My husband and I are getting a divorce.
Or at least, that’s the rumor you would have heard going around my small hometown a few years ago.
In small towns, news travels fast. You’ve probably heard this before. But you have no idea how true it is unless you live in or are from a small town.
Occasionally, the news is just gossip. Like the rumor (which traveled over 18 miles, by the way!) that my husband and I must be getting a divorce since no one saw him working on the farm with me or visiting local businesses.
But most of the time, the news that circulates is fact (give or take a few minor details):
Just a few days after telling a single person that my husband and I are planning to build a farm house in the coming years, I was greeted at the local gas station with a chorus of “how is the house project coming along?” and “so, where are you going to build?”
And this is why I’m surprised I haven’t heard discussion in this small Minnesota town about the news of the Ferguson shooting.
But should I be surprised?
I believe there are two key reasons why small towns may experience this phenomenon: isolation and demographics.
Even though news travels at lightning speeds in small towns, the news that travels is the localest of local news. As a friend observed recently: “only in a small town can you use someone’s name in a story and everyone know exactly who you’re talking about.” In the city we would tell the same story by saying, for example, “an electrician I know….”
In other words, national news is not as real and present to small towners as word-of-mouth small town news.
This isn’t to say that national news is never discussed. When same-sex marriage became legal in Minnesota, I recall a few local opinions on the topic. But in the case of Ferguson, there is very little the people of this small town can relate to or share in context with Ferguson.
We do not have a police force.
We do not have a diverse population.
We do not have riots.
I have heard people use racial slurs in this town who genuinely do not know those words are insulting. I have heard people use the word racism for sexism in this town because they couldn’t remember the word that describes discrimination toward women.
Passersby might hear these same remarks and think “well, these people are stupid red-neck hillbillies.”
I beg to differ. Many people in small towns (or at least in my small town!) are very intelligent; experts in their field (pun absolutely intended). They simply do not have the same kind of exposure or real-life experience to understand or empathize with news like the Ferguson shooting.
Demographics of small towns also play a significant role in whether topics like Ferguson are discussed.
In 2010, during the last census, the population of my small town was 94.98% Caucasian and 0.12% African American. That’s right. In this small town, the African American population is less than 1%.
With this level of diversity, it’s easier to assume that topics like Ferguson just are not on small town radar.
However, Ferguson has been one of the primary all-day updates on major news stations. Whenever I’ve walked through my parents’ living room in the last week, if the news is on, it’s either about Ferguson or Iraq. People in this small town must know about Ferguson.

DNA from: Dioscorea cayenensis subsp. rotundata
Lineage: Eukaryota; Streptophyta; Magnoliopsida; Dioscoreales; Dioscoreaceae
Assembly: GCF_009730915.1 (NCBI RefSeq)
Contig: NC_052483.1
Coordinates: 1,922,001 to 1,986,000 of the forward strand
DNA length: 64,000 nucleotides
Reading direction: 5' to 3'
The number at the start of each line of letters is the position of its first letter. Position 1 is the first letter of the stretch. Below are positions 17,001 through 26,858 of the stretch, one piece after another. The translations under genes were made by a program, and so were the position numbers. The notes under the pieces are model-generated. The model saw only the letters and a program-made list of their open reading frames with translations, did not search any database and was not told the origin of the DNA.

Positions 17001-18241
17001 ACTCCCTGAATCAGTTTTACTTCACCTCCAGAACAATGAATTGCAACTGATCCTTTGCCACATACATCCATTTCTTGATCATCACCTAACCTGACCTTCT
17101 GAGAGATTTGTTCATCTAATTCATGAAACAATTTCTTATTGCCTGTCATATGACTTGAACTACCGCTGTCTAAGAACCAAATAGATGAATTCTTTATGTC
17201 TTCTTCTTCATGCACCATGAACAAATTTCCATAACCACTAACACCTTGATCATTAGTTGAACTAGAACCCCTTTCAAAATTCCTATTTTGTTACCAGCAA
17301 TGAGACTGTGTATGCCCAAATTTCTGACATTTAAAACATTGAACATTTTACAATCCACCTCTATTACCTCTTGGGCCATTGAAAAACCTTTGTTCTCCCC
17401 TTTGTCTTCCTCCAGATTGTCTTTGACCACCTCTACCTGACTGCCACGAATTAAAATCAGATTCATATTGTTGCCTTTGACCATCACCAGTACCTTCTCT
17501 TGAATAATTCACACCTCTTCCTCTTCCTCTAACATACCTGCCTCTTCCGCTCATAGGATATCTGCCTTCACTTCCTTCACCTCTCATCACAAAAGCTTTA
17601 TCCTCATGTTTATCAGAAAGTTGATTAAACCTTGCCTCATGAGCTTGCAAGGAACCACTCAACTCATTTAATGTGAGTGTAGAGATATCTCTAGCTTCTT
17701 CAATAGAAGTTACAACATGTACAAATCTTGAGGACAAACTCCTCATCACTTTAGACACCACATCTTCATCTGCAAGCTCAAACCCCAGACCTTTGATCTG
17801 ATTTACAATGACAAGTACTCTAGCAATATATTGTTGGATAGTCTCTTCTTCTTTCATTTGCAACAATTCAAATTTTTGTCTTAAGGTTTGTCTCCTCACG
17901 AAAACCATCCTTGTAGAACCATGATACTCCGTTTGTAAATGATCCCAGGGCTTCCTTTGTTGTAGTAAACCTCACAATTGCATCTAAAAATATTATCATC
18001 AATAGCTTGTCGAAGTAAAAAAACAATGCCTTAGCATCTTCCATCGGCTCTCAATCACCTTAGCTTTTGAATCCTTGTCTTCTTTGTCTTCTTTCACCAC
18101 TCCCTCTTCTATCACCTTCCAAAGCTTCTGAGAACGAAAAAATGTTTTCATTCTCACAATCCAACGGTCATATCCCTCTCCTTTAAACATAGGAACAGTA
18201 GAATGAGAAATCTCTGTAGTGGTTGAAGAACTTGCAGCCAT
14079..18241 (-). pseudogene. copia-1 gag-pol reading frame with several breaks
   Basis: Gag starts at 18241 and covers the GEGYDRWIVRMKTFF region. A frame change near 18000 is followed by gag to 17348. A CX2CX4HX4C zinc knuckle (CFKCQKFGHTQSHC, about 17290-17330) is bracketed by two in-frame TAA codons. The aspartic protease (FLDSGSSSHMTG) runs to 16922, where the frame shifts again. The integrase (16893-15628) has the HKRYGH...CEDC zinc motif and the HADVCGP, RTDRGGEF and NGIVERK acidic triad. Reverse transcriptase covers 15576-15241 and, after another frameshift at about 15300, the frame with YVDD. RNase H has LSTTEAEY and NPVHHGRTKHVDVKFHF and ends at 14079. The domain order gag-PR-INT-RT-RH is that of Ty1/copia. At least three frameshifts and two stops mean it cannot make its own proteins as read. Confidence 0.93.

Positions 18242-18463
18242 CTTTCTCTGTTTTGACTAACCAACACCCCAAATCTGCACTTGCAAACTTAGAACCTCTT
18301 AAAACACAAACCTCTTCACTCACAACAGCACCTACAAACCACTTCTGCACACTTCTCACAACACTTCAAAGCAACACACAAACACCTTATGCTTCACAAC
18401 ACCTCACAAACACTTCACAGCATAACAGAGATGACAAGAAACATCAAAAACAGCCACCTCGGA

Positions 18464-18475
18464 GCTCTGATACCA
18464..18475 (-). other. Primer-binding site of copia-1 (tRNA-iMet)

This leaves two explanations in relation to diversity: white guilt and social activism fatigue.
What I mean by white guilt is that as caucasians, we realize we do not or cannot fully understand the experience of being discriminated, and as a result, we feel we do not have the right to comment on news-worthy topics on the matter. We’ve inserted ourselves too much on issues of race in the past that we overcompensate by withdrawing from the conversation completely.
I had a hard time accepting white guilt as an excuse to refrain from commenting on Ferguson, so about a week ago, I posted a photo on Facebook of a Ferguson protester.
A friend of mine kindly and quietly shared an article with me that suggested my small demonstration of support was not helping. The article concludes that “ironically, exposure to extreme racial disparities may make the public less, and not more, responsive to attempts to lessen the severity of policies that help maintain those disparities.” In effect, social activism fatigue. The Ferguson-flooded news could simply be overwhelming the public, causing them to disengage and walk away from their televisions.
I realize that writing this post is contributing to this fatigue. But this article isn’t for the average, overexposed citizen. This post is for those of us who are flabbergasted with the lack of local support for issues of discrimination.
It seems the article is suggesting that the best thing to do is use small, everyday examples rather than jump on the hot topics of national news to address discrimination. This means that in this small town, I will be better at pointing out racial slurs when people use them, or speaking up when I hear sexist comments.
They are small drops in the bucket, but it seems as if it is all we can do for effective, long-term change.